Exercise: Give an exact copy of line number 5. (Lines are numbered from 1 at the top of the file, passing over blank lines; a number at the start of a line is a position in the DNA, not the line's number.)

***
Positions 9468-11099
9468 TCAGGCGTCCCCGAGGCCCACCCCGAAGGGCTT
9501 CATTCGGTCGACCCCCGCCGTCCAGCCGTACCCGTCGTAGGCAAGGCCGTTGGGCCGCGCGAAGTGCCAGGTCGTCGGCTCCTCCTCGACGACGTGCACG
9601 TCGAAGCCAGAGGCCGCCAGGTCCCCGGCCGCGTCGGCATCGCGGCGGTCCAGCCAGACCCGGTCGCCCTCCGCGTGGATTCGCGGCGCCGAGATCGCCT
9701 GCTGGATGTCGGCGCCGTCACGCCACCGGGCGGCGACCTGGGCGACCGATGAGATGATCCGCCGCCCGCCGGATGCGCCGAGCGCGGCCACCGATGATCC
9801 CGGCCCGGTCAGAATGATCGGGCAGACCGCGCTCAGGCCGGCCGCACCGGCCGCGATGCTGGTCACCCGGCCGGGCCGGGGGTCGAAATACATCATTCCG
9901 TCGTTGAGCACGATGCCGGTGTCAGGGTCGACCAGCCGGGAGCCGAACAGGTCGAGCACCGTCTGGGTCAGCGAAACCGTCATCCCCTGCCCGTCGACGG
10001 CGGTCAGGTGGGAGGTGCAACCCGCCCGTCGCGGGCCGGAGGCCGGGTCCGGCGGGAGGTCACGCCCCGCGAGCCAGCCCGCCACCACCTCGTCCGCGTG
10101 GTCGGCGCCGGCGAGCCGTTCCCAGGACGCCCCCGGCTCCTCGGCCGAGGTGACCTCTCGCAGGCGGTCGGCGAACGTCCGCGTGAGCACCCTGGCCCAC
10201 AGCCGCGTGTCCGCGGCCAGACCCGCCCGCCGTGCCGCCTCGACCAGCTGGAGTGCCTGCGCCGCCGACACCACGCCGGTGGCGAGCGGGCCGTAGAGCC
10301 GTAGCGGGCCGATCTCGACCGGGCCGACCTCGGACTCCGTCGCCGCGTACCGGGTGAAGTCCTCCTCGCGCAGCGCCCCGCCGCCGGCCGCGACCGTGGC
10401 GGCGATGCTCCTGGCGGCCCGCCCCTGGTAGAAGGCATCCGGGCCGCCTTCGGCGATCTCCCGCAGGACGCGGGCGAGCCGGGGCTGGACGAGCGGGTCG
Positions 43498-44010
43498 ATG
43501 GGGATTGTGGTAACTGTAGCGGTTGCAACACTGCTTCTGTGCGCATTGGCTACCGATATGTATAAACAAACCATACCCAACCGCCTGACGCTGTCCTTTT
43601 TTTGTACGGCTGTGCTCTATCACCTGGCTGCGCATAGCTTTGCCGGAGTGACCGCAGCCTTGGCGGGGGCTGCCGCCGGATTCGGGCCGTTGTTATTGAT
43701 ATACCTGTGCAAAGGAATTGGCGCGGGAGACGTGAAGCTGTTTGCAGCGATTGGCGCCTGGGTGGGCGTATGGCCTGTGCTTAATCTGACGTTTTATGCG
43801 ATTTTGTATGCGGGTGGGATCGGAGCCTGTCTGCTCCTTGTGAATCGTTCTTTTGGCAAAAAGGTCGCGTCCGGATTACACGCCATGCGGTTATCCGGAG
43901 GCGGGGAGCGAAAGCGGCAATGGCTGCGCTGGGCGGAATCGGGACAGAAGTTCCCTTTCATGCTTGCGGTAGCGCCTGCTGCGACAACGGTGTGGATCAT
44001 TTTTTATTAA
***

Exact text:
9701 GCTGGATGTCGGCGCCGTCACGCCACCGGGCGGCGACCTGGGCGACCGATGAGATGATCCGCCGCCCGCCGGATGCGCCGAGCGCGGCCACCGATGATCC